11 July 2024

Pita Limjaroenrat can rest assured that his old post as Move Forward leader is in safe hands as he temporarily steps aside from politics. Chaithawat Tulathon was elected as Pita’s successor at a party general meeting held last Saturday.

Chaithawat, 44, was quick to say that he and other newly appointed Move Forward executives would quit to pave the way for Pita’s return as leader after he wins his case at the Constitutional Court.

“Although this is just a temporary change in the [Move Forward] army, I will do my best as party leader while waiting for Pita’s return,” said Chaithawat, as Pita was appointed his chief adviser.

“On behalf of the new executive board, we will be glad to step down from our positions when Pita can resume his MP’s duties in Parliament,” he added.

The 43-year-old Pita, who was initially front-runner to become Thailand’s 30th prime minister, told party supporters to have confidence in the new leadership.

Temporary change for long-term goal

Observers say that Chaithawat is a man of his word who realizes that Pita’s popular standing among voters has the potential to catapult Move Forward to power at the next election. That explains why Chaithawat stressed his leadership role was only temporary.

The new leader told party members last week that despite changes in the executive board, Pita would remain Move Forward’s prime ministerial candidate.

By law, a party leader’s resignation automatically results in the entire executive board being vacated, followed by a general meeting to elect a new board.

Pita quit as Move Forward leader on September 15 after his court case and suspension left little chance of him being appointed as opposition leader any time soon. A ruling in the case is expected by December.

His decision to step aside has allowed Chaithawat to take the post as opposition leader.

Pita is suspended as an MP pending the court’s ruling on whether he contested the election while knowingly holding media shares – an offense under the law.

Long-lasting friendship

Born on October 15, 1978, in the southern province of Songkhla, Chaithawat earned a bachelor’s degree in environmental engineering from Chulalongkorn University.

He became politically active in school, serving as secretary-general of the Student Federation of Thailand. After graduating, he began working at the Political and Electoral Development Institute.

Chaithawat is a childhood friend of Thanathorn Juangroongruangkit, with whom he set up the Future Forward Party in 2018.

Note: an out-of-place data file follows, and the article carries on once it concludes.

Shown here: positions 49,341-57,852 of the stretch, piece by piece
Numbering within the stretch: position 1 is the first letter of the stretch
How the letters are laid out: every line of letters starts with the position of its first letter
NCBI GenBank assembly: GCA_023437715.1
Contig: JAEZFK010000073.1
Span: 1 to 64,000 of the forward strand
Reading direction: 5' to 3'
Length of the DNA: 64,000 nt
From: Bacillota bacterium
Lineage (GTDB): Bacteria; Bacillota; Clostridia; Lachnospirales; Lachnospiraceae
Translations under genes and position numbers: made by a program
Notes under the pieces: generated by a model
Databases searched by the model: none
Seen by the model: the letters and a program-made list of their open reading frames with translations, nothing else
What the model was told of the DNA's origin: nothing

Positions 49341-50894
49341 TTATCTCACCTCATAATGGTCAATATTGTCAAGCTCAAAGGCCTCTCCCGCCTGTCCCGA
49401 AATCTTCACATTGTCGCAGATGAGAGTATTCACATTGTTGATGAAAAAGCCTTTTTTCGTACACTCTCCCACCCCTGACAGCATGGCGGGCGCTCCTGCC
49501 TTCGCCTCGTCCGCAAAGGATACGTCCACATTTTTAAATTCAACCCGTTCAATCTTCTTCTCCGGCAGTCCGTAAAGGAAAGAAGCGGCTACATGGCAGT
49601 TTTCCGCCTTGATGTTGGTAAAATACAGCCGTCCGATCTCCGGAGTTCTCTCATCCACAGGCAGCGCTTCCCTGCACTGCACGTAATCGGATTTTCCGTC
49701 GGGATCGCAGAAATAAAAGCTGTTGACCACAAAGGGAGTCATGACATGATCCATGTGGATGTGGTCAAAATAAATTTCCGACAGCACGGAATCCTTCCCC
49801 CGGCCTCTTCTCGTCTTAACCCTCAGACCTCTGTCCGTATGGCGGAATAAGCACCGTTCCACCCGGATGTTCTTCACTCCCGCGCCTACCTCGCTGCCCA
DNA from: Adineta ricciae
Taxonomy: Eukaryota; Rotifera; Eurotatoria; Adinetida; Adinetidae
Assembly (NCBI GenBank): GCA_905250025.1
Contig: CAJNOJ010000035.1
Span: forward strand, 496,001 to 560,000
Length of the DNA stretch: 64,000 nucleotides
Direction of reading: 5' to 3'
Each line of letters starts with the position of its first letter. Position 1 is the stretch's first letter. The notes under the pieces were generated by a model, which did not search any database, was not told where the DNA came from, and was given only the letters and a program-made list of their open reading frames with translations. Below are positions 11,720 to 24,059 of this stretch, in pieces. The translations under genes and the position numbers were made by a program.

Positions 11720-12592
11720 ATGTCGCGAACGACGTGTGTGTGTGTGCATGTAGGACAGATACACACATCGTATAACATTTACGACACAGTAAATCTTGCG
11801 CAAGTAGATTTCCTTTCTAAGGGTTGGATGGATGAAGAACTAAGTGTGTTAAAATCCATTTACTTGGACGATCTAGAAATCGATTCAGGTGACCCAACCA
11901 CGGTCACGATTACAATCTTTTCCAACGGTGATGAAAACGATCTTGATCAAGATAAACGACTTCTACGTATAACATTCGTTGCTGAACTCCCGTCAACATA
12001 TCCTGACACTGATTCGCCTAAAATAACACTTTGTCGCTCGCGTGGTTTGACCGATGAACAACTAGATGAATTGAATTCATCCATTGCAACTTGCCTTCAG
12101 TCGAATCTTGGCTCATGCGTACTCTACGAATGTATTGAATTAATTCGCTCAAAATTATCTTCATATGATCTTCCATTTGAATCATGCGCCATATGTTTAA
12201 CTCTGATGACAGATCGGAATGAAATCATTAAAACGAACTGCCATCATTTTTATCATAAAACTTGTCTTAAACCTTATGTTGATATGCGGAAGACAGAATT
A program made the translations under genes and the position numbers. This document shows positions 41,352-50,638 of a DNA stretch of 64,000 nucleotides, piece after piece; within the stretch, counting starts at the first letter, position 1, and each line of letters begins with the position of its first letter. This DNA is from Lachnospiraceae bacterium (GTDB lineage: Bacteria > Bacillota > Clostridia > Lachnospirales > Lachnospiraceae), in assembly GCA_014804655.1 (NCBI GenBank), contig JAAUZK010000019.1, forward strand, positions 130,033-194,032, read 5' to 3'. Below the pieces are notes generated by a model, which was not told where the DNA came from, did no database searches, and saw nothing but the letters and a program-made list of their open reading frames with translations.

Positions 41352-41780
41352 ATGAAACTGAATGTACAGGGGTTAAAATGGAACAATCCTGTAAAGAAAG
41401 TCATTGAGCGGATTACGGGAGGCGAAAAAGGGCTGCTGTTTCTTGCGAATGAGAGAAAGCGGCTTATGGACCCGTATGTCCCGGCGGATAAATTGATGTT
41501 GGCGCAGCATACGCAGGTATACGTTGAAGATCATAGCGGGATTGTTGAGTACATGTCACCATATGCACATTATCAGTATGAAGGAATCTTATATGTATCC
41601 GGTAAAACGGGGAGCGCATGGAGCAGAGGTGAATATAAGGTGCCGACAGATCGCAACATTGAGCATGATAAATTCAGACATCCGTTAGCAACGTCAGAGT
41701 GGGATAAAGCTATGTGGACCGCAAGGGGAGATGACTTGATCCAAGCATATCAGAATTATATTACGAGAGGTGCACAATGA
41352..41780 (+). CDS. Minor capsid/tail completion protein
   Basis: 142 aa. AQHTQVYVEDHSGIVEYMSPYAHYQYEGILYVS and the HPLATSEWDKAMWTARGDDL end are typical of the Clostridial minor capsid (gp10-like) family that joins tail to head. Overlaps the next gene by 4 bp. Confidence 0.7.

The pair studied at Triam Udom Suksa School, where Chaithawat was a year ahead of Thanathorn. They continued to work together as student activists in university (Thanathorn studied engineering at Thammasat).

Back in 2002, the pair co-founded the Fa Diew Kan (Same Sky) publishing house, which is known for publishing books critical of Thailand’s political and social establishment. Thanathorn funded the publishing operation while Chaithawat served as its editor.

In 2010, Chaithawat joined street protests held by red-shirt supporters of ousted former prime minister Thaksin Shinawatra against Abhisit Vejjajiva’s government.

After 16 years as editor at Fa Diew Kan, Chaithawat entered politics in 2018 as co-founder of Future Forward with Thanathorn and Piyabutr Saengkanokkul, a law professor at Thammasat University. Their decision to found a progressive political party to challenge “old politics” was reportedly triggered by the May 2014 coup, led by then-Army chief General Prayut Chan-o-cha.

From strategist to party leader

Chaithawat initially served as the new party’s deputy secretary-general. He did not contest in Future Forward’s debut at the 2019 general election.

The new party scored a stunning success on its electoral debut, coming third by winning 80 of the 500 seats up for grabs. However, it was dissolved by court order in February 2020 for receiving donations from its leader Thanathorn that were ruled to be illegal.

Thanathorn was also hit with a 10-year ban from politics but has retained his influence over Move Forward despite holding no executive post in the party.

Following Future Forward’s disbandment, its MPs switched to their new home of Move Forward, and Chaithawat became the party’s first secretary-general – initially working behind the scenes to craft strategy.

He won a seat at the May 14 election as Move Forward’s No 2 party-list candidate. The party came out top in the election with 151 MP seats but then failed to secure majority support in Parliament for its prime ministerial candidate Pita, which effectively ended its chances of forming a new government.

By Thai PBS World’s Political Desk